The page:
Facts & Stats

 

Stats about international overdose

• Drug overdose was responsible for 38,329 deaths in the US in 2010. US overdose deaths have increased for 11 successive years. In 2010, and for the third year in a row, the number of US citizens whose deaths were drug related exceeded the number of fatalities in road traffic accidents (32,885). Opioid analgesic overdoses have claimed 125,000 US lives in the last decade. Source: Centers for Disease Control and Prevention (CDC)

• In 2012 the number-one cause of death in 17 US states was prescription drug abuse, and that figure surpassed the number of fatalities caused by motor vehicle accidents. Source: American Society of Interventional Pain Physicians.

• At least three Australians die every day from overdoses. Overdoses outnumbered road fatalities in Australia in 2011. According to the Australian Bureau of Statistics overdose deaths totalled 1,383, while road deaths, which have been  steadily declining, ended the year at 1,323. In Victoria prescription drug-related deaths now outnumber those caused on the road.

• Deaths from opioid drugs in Australia are rising steadily. Accidental opioid drug overdoses were projected to increase 95.8% from 2007 to 2010. Source: National Drug and Alcohol Research Centre University of New South Wales.

• In 2011 overdoses in the UK (3,338) exceeded the number of deaths in road accidents (1,960). Sources:  www.ons.gov.uk; www.gro-scotland.gov.uk; www.nisra.gov.uk and UK House of Commons Library Reported Road Accident Statistics.

• Globally between 102,000 and 247,000 people died from drug overdoses in 2011. Source: The United Nations Office on Drugs and Crime (UNODC) 2013 world overview

• Drug fatalities surged in Scotland between 2010 and 2011, increasing  from 365 to 438 cases. The drug most frequently found was diazepam (81.4%) followed by methadone (57.3%), heroin/morphine (51.5%), anti-depressants (37.1%) and alcohol (37.1%). In 97% of cases more than one drug was present. Source: National Drug-related Deaths Database.

• In 2010 fatal overdoses in Norway (248) exceeded the number of fatalities caused in road traffic accidents (168). Source: www.emcdda.europa.eu and UK House of Commons Library Reported Road Accident Statistics.

• In 2011, the number of people in Estonia whose deaths were drug related (123) exceeded the amount of fatalities caused in road traffic accidents (101). Source: European Monitoring Centre for Drugs and Drug Addiction (EMCDDA).

• It is estimated that over 70,000 lives were lost to drug overdoses in Europe in the first decade of the 21st Century. European Union nations reported 6,500 overdose deaths in 2011. Source: EMCDDA.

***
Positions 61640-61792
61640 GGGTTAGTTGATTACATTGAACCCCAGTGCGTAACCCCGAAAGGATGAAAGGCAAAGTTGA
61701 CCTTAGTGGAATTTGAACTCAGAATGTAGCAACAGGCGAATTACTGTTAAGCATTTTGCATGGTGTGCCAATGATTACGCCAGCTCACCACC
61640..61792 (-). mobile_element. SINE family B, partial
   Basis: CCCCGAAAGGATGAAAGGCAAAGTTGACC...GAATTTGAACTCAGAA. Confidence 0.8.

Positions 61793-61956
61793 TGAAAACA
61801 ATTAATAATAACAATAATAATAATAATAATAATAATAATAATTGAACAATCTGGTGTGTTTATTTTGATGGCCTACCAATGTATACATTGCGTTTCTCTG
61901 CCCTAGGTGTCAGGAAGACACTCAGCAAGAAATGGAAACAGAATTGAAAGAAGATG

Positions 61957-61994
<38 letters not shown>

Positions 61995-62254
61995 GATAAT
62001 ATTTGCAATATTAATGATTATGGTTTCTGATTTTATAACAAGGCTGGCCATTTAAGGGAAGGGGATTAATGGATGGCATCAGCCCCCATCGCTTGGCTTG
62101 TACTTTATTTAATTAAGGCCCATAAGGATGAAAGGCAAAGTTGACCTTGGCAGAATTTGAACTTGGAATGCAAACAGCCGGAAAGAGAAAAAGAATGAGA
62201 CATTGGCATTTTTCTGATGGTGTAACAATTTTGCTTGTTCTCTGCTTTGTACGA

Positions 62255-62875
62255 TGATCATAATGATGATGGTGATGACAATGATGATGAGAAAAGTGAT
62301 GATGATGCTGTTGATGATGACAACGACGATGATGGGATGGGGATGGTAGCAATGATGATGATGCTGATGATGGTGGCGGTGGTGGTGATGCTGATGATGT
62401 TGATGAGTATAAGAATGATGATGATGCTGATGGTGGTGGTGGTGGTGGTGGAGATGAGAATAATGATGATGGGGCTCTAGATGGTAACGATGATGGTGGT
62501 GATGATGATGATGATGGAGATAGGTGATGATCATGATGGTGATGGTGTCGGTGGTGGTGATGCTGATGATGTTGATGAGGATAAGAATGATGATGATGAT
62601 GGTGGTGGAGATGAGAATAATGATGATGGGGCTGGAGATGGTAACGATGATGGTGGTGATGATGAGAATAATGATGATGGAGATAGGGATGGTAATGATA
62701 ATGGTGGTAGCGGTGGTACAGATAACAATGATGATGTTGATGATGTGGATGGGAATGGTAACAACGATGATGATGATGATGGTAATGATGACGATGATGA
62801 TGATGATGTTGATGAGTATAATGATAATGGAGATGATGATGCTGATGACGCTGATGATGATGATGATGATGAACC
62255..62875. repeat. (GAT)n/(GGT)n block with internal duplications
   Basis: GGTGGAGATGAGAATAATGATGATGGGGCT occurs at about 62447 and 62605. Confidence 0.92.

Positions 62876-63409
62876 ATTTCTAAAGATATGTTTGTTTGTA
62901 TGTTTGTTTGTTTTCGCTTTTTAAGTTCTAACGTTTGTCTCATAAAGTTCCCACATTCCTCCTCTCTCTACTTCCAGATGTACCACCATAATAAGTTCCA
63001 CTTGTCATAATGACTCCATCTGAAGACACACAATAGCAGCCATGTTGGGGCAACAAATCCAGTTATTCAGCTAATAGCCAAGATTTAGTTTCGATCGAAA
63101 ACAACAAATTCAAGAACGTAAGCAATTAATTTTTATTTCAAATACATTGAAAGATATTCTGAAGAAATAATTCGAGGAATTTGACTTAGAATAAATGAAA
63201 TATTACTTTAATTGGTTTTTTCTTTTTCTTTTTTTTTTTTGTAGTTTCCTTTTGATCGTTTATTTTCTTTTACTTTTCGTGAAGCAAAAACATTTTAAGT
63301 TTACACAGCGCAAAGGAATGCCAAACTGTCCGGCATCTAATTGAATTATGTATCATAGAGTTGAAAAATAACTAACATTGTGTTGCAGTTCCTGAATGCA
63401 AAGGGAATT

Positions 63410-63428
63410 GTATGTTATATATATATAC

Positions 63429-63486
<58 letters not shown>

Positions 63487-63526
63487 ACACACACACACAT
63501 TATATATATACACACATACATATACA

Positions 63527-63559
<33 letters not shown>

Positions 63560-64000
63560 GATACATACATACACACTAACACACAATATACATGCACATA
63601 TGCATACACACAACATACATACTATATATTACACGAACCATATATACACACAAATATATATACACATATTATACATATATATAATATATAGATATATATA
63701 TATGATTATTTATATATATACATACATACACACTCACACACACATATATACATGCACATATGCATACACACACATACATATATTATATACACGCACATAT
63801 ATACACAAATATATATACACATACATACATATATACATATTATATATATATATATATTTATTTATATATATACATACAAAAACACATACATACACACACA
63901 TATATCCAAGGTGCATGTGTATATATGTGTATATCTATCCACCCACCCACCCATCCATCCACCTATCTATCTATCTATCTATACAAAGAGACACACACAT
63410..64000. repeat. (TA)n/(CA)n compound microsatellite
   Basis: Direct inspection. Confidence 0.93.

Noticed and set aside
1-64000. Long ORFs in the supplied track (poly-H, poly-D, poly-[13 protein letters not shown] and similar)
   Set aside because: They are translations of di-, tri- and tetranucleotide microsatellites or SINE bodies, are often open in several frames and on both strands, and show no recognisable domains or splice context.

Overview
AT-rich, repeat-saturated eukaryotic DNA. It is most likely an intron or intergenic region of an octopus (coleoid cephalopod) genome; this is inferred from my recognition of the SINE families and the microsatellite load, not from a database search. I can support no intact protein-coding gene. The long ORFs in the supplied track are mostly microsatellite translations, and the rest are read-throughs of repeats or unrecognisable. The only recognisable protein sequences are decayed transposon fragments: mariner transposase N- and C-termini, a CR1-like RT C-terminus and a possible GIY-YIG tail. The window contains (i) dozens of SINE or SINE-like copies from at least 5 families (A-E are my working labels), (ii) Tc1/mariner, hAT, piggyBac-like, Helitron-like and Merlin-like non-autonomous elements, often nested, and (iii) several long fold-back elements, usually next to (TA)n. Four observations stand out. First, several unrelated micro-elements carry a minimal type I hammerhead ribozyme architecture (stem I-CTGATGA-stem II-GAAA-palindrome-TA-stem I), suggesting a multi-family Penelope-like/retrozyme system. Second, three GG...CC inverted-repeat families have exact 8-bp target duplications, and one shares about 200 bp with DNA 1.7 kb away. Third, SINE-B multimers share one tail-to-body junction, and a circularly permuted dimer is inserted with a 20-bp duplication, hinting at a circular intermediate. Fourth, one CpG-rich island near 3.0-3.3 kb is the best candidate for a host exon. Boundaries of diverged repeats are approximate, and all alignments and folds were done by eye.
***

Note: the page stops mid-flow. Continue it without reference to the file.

• Eastern Europe and Central Asia has an estimated 3,724,000 people who inject drugs. At least two-thirds of users reported having overdosed, with 4 out of 100 being fatal, the EHRN survey found. In most countries in the region drug users are afraid to call an ambulance for an overdose because police must launch a criminal investigation when a death occurs.

• Countries in South America, including the Caribbean and Central America, reported relatively few drug-related deaths (between 2,200 and 6,300) with a mortality rate well below the global average, the UNDOC said.

• In Africa that between 13,000 and 41,700 drug overdose deaths occur a year, close to the global average per head of population. Source: UNODC

• Drug-related deaths in Asia are extremely tentative because of poor regional coverage and reporting of mortality data, the UNODC said. However the agency estimated between 15,000 and 140,000 deaths a year in Asia.

• Oceania, which includes Australia and New Zealand, has a higher than average drug mortality rate, mainly because of better reporting. The UNODC said about 3,000 drug related deaths occurred in 2011, up from 2,800 a year earlier.

• Thousands of Australians are hospitalized each year for drug overdoses and many are children. In 2005-06 there were 6,623 Australians admitted to hospital over non-fatal drug overdoses and 20 percent of these were children aged 0-4years old.

• Powerful painkillers are being prescribed to Australians at increasing rates. In the decade and a half until 2007 prescriptions for opioid painkillers rose threefold to 7 million a year. Over the same period the number of strong painkillers available has risen from 11 in 1992 to 70 in 2007.

• In Ireland prescription pills offences far outstrip those for heroin, cocaine and cannabis.  Of 1,500 arrests for drug-dealing in Dublin city centre between September and December 2011 just 60 were for selling drugs such as heroin and cocaine.

• Celebrities who have died of overdose include Michael Jackson, Heath Ledger and Jimi Hendrix.